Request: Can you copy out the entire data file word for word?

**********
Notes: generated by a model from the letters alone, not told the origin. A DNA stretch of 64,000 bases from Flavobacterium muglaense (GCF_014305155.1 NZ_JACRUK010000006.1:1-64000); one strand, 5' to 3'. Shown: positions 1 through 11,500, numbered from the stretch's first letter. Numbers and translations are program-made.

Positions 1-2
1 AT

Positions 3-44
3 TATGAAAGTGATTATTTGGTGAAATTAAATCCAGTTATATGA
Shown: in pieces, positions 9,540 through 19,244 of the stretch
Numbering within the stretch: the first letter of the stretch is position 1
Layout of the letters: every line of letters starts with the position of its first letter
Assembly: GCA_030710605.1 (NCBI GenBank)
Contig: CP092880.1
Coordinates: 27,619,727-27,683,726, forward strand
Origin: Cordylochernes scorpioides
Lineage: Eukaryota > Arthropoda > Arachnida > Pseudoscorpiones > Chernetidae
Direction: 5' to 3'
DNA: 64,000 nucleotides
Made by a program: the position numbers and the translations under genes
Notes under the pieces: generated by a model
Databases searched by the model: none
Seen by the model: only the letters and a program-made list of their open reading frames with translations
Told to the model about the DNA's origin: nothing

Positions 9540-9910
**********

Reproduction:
Notes: generated by a model from the letters alone, not told the origin. A DNA stretch of 64,000 bases from Flavobacterium muglaense (GCF_014305155.1 NZ_JACRUK010000006.1:1-64000); one strand, 5' to 3'. Shown: positions 1 through 11,500, numbered from the stretch's first letter. Numbers and translations are program-made.

Positions 1-2
1 AT

Positions 3-44
3 TATGAAAGTGATTATTTGGTGAAATTAAATCCAGTTATATGA
Shown: in pieces, positions 9,540 through 19,244 of the stretch
Numbering within the stretch: the first letter of the stretch is position 1
Layout of the letters: every line of letters starts with the position of its first letter
Assembly: GCA_030710605.1 (NCBI GenBank)
Contig: CP092880.1
Coordinates: 27,619,727-27,683,726, forward strand
Origin: Cordylochernes scorpioides
Lineage: Eukaryota > Arthropoda > Arachnida > Pseudoscorpiones > Chernetidae
Direction: 5' to 3'
DNA: 64,000 nucleotides
Made by a program: the position numbers and the translations under genes
Notes under the pieces: generated by a model
Databases searched by the model: none
Seen by the model: only the letters and a program-made list of their open reading frames with translations
Told to the model about the DNA's origin: nothing

Positions 9540-9910